AN ESTIMATED 50 million people speak it worldwide. It is believed to be the second most spoken language in the UK after English. This year the first pupils in Scotland took the subject at Standard grade. The position of Urdu in Scottish education could be likened to that of Gaelic 10 or 15 years ago.
Shawlands Academy in Glasgow is at the forefront of the development of Urdu on the curriculum. Of the 122 Standard grade examination candidates in May, 65 were at Shawlands. Of the roll of 1,500 pupils, 35 per cent have a Pakistani background.
"We encourage bilingualism in the school," says Hakim Din, acting depute head, "except in a class where the teacher does not understand the language. Urdu is an incredibly dynamic language. A lot of the kids will mix it with English - a few words of one then a few words of the other".
Tasneem Karim has been teaching Urdu at Shawlands for seven years. Until this year her pupils sat GCSEs, but poor communication with London and a strong feeling that a Scottish qualification was needed to bring the subject into line with the rest of the curriculum made her push for the introduction of Standard grade. She is now principal examiner in Urdu and clearly proud of the progress of her subject.
Her class this morning is a mixture of fifth and sixth year pupils, all girls. They have a bewilderingly diverse experience of the language. Some speak it at home. Others have learned to read and write it at the Muslim community weekend and evening schools, where it is an adjunct to reading the Koran in Arabic, but have no experience of speaking it at home. Some have picked up a smattering on trips to visit relatives in Pakistan.
The place of Urdu in their career ambitions is equally varied. Zeenat Bibi wants to work in childcare. "There will be mothers who don't speak good English, so it will be useful for speaking to them." Sitting next to her in class is Sajda Tufail who is planning to study law. "If I want to take on any Asian cases, I'll need to speak Urdu."
But, she points out, career choices are only a part of the reason for studying the language. "At school we speak English, but outside we are surrounded by Urdu. It's very important to us."
The set book they are reading is lying on the desk. It is a 19th century novel by Nazir Ahmad called Mirat Ul Uroos or Bride's Mirror. Mrs Karim waxes lyrical about its strong cultural message embodied in a story of two sisters, one who acts in a dutiful and proper way and the other who brings disgrace and ruin to her family. "It is a message to daughters, it tells you when you go to your in-laws these are your duties."
I raise an eyebrow at Sajda Tufail. She smiles understanding, but nods in agreement with Mrs Karim: "It is very relevant to today's lifestyle. It shows how education for women is important. It helps when you go to Pakistan."
Upstairs in Nuzhrat Akbar's class, a group of second years are embarking on the language. "They are a very mixed group," says Mrs Akbar, who has been teaching at independent and state schools in Glasgow for 19 years. "Some of them go to weekend school and have great knowledge. Others come with nothing."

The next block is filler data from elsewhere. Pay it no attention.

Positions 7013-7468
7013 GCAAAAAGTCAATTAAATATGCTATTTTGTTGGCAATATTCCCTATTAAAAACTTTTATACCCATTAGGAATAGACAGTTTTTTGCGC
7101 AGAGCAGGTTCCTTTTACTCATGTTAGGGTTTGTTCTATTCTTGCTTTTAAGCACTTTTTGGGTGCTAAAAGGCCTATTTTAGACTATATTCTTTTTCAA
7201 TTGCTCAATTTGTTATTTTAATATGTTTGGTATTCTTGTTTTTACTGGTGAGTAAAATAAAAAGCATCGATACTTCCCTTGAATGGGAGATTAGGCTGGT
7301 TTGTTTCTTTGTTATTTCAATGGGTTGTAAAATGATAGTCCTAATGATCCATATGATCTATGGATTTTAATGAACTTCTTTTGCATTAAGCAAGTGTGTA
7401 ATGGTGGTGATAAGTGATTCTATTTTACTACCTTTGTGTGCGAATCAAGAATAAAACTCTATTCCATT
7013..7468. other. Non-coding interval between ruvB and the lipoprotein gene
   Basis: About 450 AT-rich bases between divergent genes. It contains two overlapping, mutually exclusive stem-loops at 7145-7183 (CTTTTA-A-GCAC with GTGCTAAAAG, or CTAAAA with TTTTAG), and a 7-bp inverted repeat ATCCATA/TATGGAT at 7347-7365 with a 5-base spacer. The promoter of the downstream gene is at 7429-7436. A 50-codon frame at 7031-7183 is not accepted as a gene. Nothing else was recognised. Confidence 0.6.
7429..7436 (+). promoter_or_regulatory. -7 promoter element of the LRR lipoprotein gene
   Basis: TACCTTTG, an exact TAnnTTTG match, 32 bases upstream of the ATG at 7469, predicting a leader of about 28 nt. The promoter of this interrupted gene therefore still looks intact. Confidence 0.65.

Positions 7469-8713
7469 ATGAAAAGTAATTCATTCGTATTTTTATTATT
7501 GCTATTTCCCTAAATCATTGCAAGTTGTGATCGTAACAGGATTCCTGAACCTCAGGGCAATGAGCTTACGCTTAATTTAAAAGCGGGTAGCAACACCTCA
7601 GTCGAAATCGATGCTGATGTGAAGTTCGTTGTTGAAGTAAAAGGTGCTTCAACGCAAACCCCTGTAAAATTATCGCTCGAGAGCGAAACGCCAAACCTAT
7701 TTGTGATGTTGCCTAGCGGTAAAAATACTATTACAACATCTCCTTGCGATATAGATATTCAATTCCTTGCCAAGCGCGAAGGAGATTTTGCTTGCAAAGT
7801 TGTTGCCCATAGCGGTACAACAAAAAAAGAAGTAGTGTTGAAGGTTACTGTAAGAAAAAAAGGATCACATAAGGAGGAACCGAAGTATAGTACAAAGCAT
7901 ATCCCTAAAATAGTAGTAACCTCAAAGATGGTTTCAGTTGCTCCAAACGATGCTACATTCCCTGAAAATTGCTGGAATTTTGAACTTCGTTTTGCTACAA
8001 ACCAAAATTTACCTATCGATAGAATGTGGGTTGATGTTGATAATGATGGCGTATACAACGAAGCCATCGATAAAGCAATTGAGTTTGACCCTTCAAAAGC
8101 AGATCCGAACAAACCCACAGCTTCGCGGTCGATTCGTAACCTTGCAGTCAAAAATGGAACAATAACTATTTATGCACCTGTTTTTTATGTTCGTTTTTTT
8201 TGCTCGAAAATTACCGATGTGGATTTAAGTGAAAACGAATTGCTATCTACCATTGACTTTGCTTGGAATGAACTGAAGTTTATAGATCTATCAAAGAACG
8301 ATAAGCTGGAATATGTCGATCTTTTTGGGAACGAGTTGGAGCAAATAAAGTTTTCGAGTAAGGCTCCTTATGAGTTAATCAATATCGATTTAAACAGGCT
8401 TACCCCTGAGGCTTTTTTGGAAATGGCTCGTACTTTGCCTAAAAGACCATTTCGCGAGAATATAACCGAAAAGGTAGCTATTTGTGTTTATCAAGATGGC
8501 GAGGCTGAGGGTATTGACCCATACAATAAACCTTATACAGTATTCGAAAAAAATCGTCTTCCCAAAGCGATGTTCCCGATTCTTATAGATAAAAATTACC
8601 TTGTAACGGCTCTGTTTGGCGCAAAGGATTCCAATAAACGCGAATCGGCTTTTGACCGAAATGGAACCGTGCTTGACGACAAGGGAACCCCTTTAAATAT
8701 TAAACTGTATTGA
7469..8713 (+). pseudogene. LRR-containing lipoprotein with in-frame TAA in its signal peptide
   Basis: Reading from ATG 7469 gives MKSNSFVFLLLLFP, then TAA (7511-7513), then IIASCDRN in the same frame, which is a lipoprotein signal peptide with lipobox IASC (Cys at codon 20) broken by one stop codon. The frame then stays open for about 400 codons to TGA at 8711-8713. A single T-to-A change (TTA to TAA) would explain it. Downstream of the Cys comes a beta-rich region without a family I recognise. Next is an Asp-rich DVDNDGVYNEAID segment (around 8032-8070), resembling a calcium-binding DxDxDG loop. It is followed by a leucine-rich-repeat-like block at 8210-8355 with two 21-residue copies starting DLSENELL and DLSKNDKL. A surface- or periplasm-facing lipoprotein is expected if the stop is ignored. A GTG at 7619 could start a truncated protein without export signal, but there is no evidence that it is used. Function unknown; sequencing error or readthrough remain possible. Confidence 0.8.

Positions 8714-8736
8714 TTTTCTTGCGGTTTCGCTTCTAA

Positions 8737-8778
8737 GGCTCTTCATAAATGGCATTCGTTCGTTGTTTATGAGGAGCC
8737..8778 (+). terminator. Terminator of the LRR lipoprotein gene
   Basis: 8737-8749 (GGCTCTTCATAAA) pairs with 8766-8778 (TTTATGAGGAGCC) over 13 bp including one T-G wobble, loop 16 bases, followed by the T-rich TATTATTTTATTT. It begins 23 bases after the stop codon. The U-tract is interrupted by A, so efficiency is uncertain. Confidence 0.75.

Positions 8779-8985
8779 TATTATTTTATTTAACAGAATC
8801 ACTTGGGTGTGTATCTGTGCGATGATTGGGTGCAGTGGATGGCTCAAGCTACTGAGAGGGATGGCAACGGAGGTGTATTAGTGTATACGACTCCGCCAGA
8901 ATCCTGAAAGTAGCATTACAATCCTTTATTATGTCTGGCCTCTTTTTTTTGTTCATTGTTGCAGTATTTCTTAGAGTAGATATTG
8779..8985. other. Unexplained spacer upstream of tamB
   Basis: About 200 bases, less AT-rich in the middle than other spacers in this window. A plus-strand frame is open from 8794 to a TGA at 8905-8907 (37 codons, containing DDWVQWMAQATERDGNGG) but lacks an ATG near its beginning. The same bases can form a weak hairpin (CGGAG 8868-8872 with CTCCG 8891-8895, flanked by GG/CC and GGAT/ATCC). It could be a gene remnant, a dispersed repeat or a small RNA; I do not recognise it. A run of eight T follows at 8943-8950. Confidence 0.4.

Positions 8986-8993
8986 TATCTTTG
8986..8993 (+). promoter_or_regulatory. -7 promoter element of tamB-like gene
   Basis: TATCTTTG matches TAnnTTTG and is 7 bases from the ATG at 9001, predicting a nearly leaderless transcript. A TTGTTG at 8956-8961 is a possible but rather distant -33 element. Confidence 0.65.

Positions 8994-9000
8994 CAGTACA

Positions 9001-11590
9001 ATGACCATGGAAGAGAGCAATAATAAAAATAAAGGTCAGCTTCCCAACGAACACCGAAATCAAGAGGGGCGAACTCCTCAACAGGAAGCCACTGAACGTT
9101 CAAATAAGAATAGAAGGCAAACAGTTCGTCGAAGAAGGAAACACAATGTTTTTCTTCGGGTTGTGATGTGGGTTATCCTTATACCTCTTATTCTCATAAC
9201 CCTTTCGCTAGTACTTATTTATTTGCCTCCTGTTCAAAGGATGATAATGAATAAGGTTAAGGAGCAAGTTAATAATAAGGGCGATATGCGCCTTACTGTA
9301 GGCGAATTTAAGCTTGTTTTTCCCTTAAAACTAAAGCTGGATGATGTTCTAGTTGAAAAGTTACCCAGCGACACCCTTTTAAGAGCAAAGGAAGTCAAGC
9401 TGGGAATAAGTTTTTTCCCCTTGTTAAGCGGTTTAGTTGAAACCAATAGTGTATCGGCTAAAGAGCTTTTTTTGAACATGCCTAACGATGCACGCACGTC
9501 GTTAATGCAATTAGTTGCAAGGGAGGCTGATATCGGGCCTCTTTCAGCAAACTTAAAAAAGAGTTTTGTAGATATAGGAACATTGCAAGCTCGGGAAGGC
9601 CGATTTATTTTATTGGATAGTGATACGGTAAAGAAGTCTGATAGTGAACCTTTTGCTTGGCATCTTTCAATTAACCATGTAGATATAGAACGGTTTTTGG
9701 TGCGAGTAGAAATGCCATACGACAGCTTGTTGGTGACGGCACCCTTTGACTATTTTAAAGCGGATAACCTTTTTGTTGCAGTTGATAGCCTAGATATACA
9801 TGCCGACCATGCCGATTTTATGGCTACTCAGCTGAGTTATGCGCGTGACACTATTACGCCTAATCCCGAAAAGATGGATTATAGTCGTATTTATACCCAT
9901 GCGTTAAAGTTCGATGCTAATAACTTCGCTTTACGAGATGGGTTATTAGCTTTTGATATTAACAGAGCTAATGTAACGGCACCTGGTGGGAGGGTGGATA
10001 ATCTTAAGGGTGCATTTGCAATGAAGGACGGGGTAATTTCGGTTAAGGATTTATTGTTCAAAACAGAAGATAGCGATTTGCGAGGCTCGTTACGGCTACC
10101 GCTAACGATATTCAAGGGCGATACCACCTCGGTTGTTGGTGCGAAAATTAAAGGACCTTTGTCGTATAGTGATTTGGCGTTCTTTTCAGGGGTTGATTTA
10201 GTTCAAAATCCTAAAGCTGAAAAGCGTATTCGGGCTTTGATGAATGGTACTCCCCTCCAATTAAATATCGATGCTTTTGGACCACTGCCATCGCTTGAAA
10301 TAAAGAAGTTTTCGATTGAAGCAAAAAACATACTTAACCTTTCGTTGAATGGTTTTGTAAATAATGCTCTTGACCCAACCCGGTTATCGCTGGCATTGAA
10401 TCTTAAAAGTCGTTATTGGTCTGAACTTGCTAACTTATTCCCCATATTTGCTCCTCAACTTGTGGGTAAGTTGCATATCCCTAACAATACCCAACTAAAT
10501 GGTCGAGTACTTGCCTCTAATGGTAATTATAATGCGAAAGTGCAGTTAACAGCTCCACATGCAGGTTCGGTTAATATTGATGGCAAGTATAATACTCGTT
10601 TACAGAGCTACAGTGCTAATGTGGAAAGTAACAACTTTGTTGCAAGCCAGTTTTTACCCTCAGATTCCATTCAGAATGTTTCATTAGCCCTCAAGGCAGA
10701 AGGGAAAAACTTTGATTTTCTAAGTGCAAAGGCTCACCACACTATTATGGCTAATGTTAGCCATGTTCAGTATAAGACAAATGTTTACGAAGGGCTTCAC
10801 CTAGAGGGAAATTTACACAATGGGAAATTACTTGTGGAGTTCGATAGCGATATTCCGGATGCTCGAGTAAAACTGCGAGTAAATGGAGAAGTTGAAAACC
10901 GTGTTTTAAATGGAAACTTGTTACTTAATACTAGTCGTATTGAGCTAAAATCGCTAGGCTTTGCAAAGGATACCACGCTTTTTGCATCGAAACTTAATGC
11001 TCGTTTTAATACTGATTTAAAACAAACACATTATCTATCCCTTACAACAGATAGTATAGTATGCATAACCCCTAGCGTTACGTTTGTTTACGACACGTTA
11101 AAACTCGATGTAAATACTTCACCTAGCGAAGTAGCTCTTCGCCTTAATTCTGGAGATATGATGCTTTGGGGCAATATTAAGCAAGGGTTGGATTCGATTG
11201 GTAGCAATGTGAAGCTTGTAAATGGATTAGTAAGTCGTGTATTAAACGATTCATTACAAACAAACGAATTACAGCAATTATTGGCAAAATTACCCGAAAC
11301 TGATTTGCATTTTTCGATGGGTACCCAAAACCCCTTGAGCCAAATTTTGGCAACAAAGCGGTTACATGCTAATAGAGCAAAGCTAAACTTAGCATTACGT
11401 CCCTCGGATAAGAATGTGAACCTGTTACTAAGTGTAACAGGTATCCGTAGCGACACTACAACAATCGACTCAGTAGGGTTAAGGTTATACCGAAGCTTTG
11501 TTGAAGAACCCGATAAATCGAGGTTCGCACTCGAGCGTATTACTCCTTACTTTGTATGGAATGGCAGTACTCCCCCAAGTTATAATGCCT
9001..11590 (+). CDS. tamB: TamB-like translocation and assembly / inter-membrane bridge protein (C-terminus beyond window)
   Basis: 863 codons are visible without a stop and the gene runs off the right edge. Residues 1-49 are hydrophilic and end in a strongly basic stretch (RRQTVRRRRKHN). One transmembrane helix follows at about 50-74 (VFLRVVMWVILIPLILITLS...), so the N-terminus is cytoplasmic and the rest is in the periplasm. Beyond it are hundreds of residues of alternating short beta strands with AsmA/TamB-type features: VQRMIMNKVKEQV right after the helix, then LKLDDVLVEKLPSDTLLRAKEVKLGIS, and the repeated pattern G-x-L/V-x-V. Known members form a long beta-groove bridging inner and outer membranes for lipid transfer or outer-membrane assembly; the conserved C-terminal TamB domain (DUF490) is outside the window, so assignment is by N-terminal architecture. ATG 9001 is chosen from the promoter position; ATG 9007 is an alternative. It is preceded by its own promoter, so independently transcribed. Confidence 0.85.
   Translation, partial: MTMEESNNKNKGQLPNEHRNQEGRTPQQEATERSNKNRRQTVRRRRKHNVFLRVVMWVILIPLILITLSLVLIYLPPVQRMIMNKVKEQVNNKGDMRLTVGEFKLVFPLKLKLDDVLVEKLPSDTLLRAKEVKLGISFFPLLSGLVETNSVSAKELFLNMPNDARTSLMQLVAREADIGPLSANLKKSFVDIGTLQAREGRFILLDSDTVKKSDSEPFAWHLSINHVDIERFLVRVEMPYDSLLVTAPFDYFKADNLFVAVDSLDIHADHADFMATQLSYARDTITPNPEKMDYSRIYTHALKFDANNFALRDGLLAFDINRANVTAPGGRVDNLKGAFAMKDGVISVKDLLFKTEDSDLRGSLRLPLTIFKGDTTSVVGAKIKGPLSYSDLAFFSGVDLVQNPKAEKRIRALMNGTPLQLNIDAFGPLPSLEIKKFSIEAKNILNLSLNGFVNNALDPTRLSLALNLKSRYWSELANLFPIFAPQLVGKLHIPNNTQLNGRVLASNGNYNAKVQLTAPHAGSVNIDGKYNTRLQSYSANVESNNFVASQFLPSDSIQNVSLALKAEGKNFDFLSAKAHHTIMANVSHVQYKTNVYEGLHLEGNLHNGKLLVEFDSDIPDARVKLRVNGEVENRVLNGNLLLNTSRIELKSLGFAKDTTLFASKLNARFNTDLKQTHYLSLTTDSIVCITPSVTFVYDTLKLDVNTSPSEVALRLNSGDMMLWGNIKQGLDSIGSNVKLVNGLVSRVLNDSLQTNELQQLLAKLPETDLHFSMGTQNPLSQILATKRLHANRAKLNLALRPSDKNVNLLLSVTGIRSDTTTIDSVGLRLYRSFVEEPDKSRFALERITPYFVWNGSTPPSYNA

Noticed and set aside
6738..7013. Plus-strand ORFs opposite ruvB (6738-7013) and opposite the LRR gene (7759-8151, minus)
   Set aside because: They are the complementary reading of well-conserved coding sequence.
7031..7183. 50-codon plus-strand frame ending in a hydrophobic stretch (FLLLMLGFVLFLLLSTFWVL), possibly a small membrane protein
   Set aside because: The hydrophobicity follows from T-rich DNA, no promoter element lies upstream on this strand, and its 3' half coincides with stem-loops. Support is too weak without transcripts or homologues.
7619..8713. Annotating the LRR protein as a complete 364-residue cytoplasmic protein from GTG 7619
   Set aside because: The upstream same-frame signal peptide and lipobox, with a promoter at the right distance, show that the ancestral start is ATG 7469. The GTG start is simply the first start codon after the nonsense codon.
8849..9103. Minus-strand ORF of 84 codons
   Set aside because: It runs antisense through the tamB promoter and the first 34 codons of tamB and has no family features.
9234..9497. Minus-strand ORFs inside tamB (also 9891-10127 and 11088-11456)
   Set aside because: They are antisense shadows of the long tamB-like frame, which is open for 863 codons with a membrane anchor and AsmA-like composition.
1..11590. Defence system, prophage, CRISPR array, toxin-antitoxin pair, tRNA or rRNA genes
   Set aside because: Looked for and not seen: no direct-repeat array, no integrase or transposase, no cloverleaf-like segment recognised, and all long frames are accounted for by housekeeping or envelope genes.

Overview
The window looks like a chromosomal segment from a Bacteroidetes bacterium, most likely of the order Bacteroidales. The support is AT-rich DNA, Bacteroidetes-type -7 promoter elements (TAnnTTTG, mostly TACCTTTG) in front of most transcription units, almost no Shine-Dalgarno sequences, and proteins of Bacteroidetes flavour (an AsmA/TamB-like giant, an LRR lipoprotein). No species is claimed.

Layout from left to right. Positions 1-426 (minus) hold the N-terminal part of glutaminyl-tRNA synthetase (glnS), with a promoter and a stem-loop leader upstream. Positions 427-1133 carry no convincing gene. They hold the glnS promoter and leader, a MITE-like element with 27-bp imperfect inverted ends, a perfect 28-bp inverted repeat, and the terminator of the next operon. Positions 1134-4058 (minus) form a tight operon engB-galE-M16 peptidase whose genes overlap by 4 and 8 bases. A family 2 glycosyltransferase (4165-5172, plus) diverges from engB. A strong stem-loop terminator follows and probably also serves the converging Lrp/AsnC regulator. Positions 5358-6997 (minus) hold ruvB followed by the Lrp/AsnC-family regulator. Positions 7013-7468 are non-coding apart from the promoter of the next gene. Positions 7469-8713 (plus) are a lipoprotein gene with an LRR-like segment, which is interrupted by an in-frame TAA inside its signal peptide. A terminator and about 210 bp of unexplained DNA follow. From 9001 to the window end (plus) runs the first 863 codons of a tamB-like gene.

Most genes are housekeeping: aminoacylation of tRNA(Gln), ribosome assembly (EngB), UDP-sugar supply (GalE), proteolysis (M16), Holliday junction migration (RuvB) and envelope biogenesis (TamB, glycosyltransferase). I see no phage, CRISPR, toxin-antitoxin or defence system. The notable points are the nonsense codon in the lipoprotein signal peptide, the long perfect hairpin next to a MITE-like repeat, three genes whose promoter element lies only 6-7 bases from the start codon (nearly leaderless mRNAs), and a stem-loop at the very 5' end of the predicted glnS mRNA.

Learning Urdu from scratch means mastering a new alphabet, with 38 letters including four to replace the English "z", and three each for "s", "a", and "t". It is written from right to left. "Some of the children find it very odd to be starting at the 'back' of the book," smiles Mrs Akbar.
The majority of pupils taking Urdu at Shawlands come from a Pakistani background, but there are a few whose parents come from different communities. Mrs Karim proudly shows me the handwriting of one pupil with a Bosnian mother. The awkward shapes of the first pages rapidly develop into the beautiful curves and dashes of Arabic script.
There is a strong lobby from parents to make writing in Urdu a compulsory part of the Standard grade, says Mrs Karim, "so that the children can write to their grandparents. It has been taken on board by the Scottish Qualifications Authority."
The real desire now among both teaching staff and the Urdu-speaking community is for the language to be taken on board the Higher Still programme. Shawlands' principal teacher of modern languages, May Winton, expresses great disappointment that there has been no mention of the subject.
She points out that the gap between Standard grade and A-level, and the fact that the latter must be done over two years is unfair to the pupils. A lack of in-service support for A-level puts extra strain on the staff.
There is a strong feeling here that chances are being missed, including by publishers: "There is a big market for Urdu books for schools, but we have to send to Pakistan for our books."
Mrs Karim interjects: "I'm after two people to write a book for me." When it comes to Urdu, it seems, nothing is going to get in the way of progress for long.